Part 1: What does it mean for your organisation?

Microsoft Teams has added a lot of value to organisations looking for effective and fast collaboration. Additionally, Teams has enabled users to share and manage information at a single location seamlessly, without moving content around to meet their needs. But the key to using Teams effectively is knowing how to implement it pragmatically across departments and users without impacting normal business processes.

There are various ways to implement Teams effectively, but one of the key required implementation criteria is Governance and Security. At Professional Advantage, we have deployed and implemented Microsoft Teams for a wide range of organisations, and from that experience, we have answered some of the common queries and questions around Teams Governance and Security, including:

  1. How well can Microsoft Teams be governed?
  2. What are the fundamentals of implementing Teams Governance?
  3. How do we manage creation and lifecycle of Microsoft Teams?
  4. What do we need to consider about data security and policies?
  5. How do we manage guests and how well can we audit them?
  6. How do we manage roles, specifically in Team’s flat structure?

This blog is the first in a four-part series within which we will look at Teams governance at a high-level and the fundamentals around it, before deep diving into some of the core logistics and implementation criteria.

Teams Governance Plan

The Teams Governance Plan can be classified under four broad headers. There are other ways we could try to approach it, but below are the simplest groupings that we find particularly useful.

  • Users and Secure Access.
  • Creation Rules an Naming Standards.
  • Compliance, Classification, and Security.
  • Teams and Content Lifecycle management.

There is anther aspect of Teams governance which is Teams Apps Governance, which we consider as a separate scope, and will be included in another blog series.

Microsoft Teams Architecture

Let us take a look at each of the above categories. In the succeeding blogs for this series, we will explain each of these concepts and give a high-level plan for implementing each.

In the above infographic, there is an underlying layer of Teams Architecture which is critical for the successful ongoing management of the Governance Plan.

Users and Secure Access

Users and Secure Access are key for understanding the scope and how well a Team can be managed. In other words, it gives us an idea of how we can create an effective governing structure and plan for proper management of access for its users and content.

Teams, at a high level, provides us with three broad groupings of users:

  • Owners.
  • Members.
  • Guests.

This might look simple, but there are numerous aspects that might influence how best we can use the concept of owners and members to secure access to content.

The guest access is one of the critical aspects of Teams security planning. We will look at how to manage the guest access in Teams in a later blog in this series.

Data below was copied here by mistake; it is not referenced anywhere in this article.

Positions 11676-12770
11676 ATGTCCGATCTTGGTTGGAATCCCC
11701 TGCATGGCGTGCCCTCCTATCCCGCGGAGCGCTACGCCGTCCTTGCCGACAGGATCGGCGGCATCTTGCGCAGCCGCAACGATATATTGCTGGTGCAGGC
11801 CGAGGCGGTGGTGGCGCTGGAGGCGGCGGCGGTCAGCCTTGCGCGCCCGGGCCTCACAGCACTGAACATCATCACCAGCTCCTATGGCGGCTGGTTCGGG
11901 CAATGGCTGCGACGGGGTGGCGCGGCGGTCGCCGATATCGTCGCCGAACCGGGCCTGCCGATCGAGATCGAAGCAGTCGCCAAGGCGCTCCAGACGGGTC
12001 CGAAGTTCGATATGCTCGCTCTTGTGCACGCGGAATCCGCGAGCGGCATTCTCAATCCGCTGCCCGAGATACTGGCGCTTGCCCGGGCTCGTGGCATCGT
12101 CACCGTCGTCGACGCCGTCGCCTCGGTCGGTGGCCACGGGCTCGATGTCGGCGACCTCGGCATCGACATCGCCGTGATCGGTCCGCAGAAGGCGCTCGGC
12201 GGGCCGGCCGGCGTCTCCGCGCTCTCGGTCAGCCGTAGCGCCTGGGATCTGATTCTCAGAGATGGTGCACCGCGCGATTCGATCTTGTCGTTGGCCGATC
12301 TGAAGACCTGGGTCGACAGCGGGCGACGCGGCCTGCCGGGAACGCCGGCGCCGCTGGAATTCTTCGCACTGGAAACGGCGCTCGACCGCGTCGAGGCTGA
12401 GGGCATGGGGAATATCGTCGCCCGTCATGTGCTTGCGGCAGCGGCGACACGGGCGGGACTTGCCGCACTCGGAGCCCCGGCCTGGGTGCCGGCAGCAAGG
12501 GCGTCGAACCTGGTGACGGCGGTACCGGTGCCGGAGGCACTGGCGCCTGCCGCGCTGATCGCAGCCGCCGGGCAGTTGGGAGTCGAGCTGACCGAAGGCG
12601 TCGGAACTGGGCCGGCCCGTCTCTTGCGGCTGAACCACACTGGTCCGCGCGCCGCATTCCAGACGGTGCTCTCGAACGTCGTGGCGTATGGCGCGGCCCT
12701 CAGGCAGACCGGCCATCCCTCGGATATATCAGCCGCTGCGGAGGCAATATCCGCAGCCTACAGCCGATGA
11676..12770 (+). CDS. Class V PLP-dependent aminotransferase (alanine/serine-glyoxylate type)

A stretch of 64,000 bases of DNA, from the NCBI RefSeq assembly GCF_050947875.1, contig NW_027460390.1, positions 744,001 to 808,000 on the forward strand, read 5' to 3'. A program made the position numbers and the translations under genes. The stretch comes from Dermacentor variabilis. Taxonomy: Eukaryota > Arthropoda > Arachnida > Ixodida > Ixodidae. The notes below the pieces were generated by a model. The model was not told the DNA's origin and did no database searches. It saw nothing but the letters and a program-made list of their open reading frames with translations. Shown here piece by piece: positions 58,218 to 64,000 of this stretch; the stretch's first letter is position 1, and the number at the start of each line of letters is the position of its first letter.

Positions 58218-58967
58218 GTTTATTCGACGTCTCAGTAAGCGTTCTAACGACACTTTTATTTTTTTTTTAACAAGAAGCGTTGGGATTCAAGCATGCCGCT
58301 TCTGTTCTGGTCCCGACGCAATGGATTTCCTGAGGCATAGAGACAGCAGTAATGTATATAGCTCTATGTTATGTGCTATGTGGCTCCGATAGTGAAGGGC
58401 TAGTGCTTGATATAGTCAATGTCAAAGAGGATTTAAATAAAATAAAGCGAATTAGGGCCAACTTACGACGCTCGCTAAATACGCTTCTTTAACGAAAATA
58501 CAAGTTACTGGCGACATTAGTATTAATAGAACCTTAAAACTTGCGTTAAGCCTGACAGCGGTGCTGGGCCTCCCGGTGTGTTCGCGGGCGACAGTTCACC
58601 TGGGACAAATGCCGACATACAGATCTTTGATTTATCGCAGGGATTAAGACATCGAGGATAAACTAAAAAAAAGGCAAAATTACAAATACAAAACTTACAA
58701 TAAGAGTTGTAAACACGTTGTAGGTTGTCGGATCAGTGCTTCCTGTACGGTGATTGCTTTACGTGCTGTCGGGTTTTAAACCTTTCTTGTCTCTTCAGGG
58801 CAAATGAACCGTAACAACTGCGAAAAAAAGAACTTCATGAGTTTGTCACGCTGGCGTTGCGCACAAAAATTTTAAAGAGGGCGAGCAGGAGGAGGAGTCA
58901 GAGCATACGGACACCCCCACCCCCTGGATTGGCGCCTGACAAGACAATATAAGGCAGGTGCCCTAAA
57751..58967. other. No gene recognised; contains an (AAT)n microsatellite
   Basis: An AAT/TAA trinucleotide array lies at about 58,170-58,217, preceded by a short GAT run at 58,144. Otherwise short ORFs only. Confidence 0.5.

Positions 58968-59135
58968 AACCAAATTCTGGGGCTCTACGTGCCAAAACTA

Creation Rules and naming standards

Creating the right number of teams is critical for operational management of Teams and to prevent uncontrolled sprawl of Microsoft Teams. There is no direct answer to how many Teams is the right number; there are various factors influencing the governing reason for putting control on the creation of teams.

Compliance, Classification, and Security

Classification and Compliance are critical for organisations to manage the legal requirements and, more importantly, in preventing data loss.

Traditionally, users had to create and collaborate on content separately and then move it to a records management tool for managing compliance and classification. This meant that either some of the compliance rules would have been forgone during creation, or there would have been duplication of data. Therefore, having an upfront security and compliance architecture helps to manage and contain important information at a single location without losing track of it.

Teams and Content Lifecycle Management

Teams and Content Lifecycle Plan is an important part of keeping the content in your collaboration space current and managed properly.

For example, if the content in your sites is more than 10 years old, is it still beneficial to retain it for this length of time? Also, in certain cases, organisations may require the content to either be renewed, such as contracts, or archived so that the content is not lost. In both of these cases, we need rules and criteria to provide guidance on what happens to content past its life period.

The automated management of Teams as a whole or content individually provides administrators a centralised overview and control of content that might be dispersed and managed across various Teams, SharePoint sites, and Groups.

In the upcoming blogs, we will look at the various options available and ways to make the Teams and content lifecycle smarter.

Conclusion

We hope that you picked up high-level consideration areas for a Teams Governance implementation, and why it is important for the success of its deployment. Remember, don’t consider governance at the last part of your Teams deployment; it should go hand in hand with your implementation.

Watch this space for our upcoming blogs on:

  • Understanding the basics of Teams’ Information Architecture.
  • Guest access options and possible user scenarios to manage.
  • Reducing data loss risk in Teams with Classification and Compliance.
  • How to make your Teams and Content Lifecycle Management smarter.

Need guidance with creating a Teams Governance Strategy? Call us at 1800 126 499 to speak with one of our Workplace Innovation strategists, or contact us through this website.

Write A Comment